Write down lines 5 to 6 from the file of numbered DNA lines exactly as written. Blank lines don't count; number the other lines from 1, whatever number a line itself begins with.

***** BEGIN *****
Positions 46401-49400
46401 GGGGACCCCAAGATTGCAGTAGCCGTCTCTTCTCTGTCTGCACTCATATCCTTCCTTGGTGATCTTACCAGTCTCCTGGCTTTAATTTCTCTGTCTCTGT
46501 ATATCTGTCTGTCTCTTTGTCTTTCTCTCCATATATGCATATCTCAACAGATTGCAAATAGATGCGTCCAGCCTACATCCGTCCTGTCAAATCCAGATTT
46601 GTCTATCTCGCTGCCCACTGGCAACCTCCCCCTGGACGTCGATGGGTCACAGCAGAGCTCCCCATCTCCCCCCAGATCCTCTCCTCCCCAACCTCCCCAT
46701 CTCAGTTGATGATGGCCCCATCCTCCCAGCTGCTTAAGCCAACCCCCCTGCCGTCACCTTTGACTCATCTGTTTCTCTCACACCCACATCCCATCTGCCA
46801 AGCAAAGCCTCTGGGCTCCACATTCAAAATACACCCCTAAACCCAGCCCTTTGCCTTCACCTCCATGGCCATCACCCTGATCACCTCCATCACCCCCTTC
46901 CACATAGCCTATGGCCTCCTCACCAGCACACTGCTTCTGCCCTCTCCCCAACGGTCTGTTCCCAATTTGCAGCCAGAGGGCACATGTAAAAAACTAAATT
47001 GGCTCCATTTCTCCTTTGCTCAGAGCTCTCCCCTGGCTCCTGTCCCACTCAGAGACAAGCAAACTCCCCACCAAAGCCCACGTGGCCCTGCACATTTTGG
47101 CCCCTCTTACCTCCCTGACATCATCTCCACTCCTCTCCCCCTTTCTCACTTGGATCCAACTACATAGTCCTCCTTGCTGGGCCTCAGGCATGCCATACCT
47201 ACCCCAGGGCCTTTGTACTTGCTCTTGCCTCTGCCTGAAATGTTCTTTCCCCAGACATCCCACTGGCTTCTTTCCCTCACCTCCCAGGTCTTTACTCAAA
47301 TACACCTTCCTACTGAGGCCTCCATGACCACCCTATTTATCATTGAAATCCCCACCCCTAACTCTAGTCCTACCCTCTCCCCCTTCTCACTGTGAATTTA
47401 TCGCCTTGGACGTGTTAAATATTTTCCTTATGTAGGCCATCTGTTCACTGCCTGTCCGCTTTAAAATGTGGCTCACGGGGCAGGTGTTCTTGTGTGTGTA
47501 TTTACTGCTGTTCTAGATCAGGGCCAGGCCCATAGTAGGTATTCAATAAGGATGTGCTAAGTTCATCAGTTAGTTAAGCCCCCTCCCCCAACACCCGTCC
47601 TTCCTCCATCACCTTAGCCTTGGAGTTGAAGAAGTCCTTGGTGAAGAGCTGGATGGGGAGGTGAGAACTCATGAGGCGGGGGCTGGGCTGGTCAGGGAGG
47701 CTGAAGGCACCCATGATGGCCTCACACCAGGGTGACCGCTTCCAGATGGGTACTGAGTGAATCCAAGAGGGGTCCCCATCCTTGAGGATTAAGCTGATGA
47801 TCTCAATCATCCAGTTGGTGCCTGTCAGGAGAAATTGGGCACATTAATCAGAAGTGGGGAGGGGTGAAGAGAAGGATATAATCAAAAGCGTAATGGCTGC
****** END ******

46701 CTCAGTTGATGATGGCCCCATCCTCCCAGCTGCTTAAGCCAACCCCCCTGCCGTCACCTTTGACTCATCTGTTTCTCTCACACCCACATCCCATCTGCCA
46801 AGCAAAGCCTCTGGGCTCCACATTCAAAATACACCCCTAAACCCAGCCCTTTGCCTTCACCTCCATGGCCATCACCCTGATCACCTCCATCACCCCCTTC